• 1
    \$\begingroup\$ arf, sorry I didn't see that earlier, but since you're only using a once you don't actually need to define it, meaning you can shave a couple more bytes: b=seq(1,51,2);v=c();for(i in 1:26){v=c(v,c(rep(LETTERS,26)[(sum(b[1:i-1])+1):sum(b[1:i])],"\n"))};cat(v,sep="") works. \$\endgroup\$ – plannapus Aug 23 '16 at 13:52
  • \$\begingroup\$ @plannapus Silly me ! Thanks again ! I also integrated the b=seq part in the main body, so it's even less readable ! \$\endgroup\$ – Frédéric Aug 23 '16 at 13:58
2
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R, 81 73 65 63 bytes

A simple for loop approach. Repeat the alphabet 26 times and loop through a sliding index range that is calculated using (i^2-2*i+2):i^2.

for(i in 1:26)cat(rep(LETTERS,26)[(i^2-2*i+2):i^2],"\n",sep="")
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2
\$\begingroup\$

Husk, 10 bytes

Cİ1ṠṁK…"AZ

Try it online!

Explanation

Cİ1ṠṁK…"AZ
      …"AZ    Get the alphabet
   ṠṁK        Replace each letter with the whole alphabet
C             Cut the resulting string into lines with lengths
 İ1            equal to the list of odd numbers
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1
\$\begingroup\$

Batch, 123 bytes

@set s=
@for /l %%i in (1,2,51)do @call set s=%%s%%ABCDEFGHIJKLMNOPQRSTUVWXYZ&call echo %%s:~0,%%i%%&call set s=%%s:~%%i%%
\$\endgroup\$
1
\$\begingroup\$

05AB1E, 18 17 bytes

26FA26×N>n£NnF¦},

Explanation

26F                 # for N in range(0, 26) do
   A26×             # the alphabet repeated 26 times
       N>n£         # take (N+1)^2 letters
           NnF¦}    # throw away the first N^2 letters
                ,   # print with newline

Try it online!

\$\endgroup\$
1
\$\begingroup\$

Rexx, 74 72 bytes

i=1;m=1;do 26;say substr(copies(xrange('A','Z'),26),i,m);i=i+m;m=m+2;end

Ungolfed:

i=1
m=1
do 26
  say substr(copies(xrange('A','Z'),26),i,m)
  i=i+m
  m=m+2
end
\$\endgroup\$
1
\$\begingroup\$

TSQL, 129 bytes

USE MASTER in the beginning of the script is to ensure that the query is run in the master database which is default for many users(not counting bytes for that).

Golfed:

USE MASTER

SELECT SUBSTRING(REPLICATE('ABCDEFGHIJKLMNOPQRSTUVWXYZ',26),number*number+1,number*2+1)FROM spt_values WHERE number<26and'P'=type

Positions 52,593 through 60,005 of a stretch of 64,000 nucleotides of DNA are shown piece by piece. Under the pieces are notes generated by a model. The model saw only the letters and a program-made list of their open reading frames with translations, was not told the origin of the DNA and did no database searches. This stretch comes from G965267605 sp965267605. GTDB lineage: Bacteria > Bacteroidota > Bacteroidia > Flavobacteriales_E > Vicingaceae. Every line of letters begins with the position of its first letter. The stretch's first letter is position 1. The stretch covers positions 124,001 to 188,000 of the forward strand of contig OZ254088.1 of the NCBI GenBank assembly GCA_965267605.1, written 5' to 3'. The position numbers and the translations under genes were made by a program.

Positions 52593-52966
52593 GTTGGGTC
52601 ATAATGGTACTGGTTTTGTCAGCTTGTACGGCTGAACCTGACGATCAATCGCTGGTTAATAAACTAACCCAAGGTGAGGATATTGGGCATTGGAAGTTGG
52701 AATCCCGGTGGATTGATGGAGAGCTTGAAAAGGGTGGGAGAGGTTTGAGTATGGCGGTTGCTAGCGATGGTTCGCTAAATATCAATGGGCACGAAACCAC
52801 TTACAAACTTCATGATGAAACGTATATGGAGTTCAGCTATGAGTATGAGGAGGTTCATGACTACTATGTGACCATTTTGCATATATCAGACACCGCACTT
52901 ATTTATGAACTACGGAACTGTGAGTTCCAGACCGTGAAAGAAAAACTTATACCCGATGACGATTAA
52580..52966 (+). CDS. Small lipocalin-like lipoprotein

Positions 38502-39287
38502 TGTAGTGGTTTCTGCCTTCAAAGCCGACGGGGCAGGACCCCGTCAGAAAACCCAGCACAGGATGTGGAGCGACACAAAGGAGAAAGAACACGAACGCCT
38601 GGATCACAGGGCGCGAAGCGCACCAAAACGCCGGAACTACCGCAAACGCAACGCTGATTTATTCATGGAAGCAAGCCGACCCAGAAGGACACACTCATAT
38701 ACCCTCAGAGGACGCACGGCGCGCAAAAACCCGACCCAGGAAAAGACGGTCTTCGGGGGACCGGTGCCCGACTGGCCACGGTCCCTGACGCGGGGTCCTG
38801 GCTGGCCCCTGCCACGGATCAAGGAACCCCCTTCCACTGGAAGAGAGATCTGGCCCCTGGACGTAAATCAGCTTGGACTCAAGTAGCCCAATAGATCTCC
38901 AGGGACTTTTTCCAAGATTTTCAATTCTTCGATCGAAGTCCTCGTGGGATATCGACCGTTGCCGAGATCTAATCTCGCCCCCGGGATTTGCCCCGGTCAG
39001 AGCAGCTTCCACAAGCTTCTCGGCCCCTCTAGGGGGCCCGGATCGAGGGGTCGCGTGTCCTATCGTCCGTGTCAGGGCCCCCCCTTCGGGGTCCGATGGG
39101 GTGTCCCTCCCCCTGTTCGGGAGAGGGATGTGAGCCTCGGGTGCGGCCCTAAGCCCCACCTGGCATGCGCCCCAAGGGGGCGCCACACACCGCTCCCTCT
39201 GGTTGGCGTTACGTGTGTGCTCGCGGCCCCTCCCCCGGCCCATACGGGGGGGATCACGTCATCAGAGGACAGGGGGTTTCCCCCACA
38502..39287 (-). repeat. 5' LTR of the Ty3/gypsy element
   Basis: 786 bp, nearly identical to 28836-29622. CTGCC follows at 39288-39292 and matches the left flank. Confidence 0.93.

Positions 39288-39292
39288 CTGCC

Ungolfed:

USE MASTER

SELECT SUBSTRING(REPLICATE('ABCDEFGHIJKLMNOPQRSTUVWXYZ',26),number*number+1,number*2+1)
FROM spt_values
WHERE number<26and'P'=type

Fiddle

Fiddle for older version using xml path

\$\endgroup\$
1
\$\begingroup\$

PowerShell, 68 bytes

$a=-join(65..90|%{[char]$_})*26;26..1|%{$a=$a.Insert($_*$_,"`n")};$a

The section before the first semicolon produces a string containing 26 copies of the uppercase alphabet. The next section injects linebreaks at the index of each square number (working backward so I don't have to account for the shifting). Finally, the $a at the end just shoves that string variable onto PowerShell's equivalent of STDOUT.

\$\endgroup\$
1
\$\begingroup\$

Dyalog APL, 18 bytes

↑2{⍺↓⍵⍴⎕a}/×⍨0,⍳26

\$\endgroup\$
  • \$\begingroup\$ 18 bytes or 18 characters? To encode these 18 characters as 18 bytes, you need a custom character encoding; and we could compress any of the solutions if we choose our character encoding carefully enough. \$\endgroup\$ – Michael Kay Aug 21 '16 at 23:06
  • 1
    \$\begingroup\$ @MichaelKay When can APL characters be counted as 1 byte each? \$\endgroup\$ – Dennis Aug 22 '16 at 0:09
  • \$\begingroup\$ Will you explain this, or shall I? \$\endgroup\$ – Adám Aug 23 '16 at 11:26
1
\$\begingroup\$

C, 60 bytes

i;main(j){for(;j<27;j*j^++i||puts("",j++))putchar(i%26+65);}
\$\endgroup\$
  • \$\begingroup\$ puts only takes one argument. (Some undefined behaviour is permitted in codegolf normally but this is a bit too far outside the usual lanes) \$\endgroup\$ – M.M Aug 23 '16 at 1:13
  • \$\begingroup\$ @M.M Undefined behaviour is exploited all the time. The rule is that a submission is valid as long as it works in some compiler, otherwise we would have to explicitly rule out a long list of exceptions. This code works in gcc so it's a valid submission. \$\endgroup\$ – xsot Aug 23 '16 at 1:38
1
\$\begingroup\$

C++, 111 bytes

void a(){int c=65,i,j;for(i=0;i<26;i++){for(j=0;j<=2*i;j++){std::cout<<(char)c;c++;if(c==91)c=65;}std::cout<<'\n';}}

First try at one of these. Uses an int "c" to record which letter it needs to print at any given time. Once "c" passes 90 ('Z') it gets reset to 65 ('A'). Prints the pyramid using for loops.

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  • \$\begingroup\$ Nice answer! You could do if(c<92)c=65 to take one byte off, and you might also be able to do int a() instead of void a(), but I'm not positive if that works without the return. Other than that, I think you need to include #include <iostream> in your byte count. \$\endgroup\$ – DJMcMayhem Aug 23 '16 at 6:05
  • \$\begingroup\$ I believe you meant if(c>90)c=65, but thanks for the suggestion, it's a good idea. Also, I guess I'll include it, thanks. \$\endgroup\$ – limelier Aug 26 '16 at 8:02
1
\$\begingroup\$

PHP, 76 69 bytes

for(;$i<26&&$a.=join(range(A,Z));)echo substr($a,$i**2,1+2*$i++)."
";
  • Create 26 alphabet (more than enough) and contactenate them in $a
  • loop for i < 26
  • display $a substring start i^2, end 2*i+1
\$\endgroup\$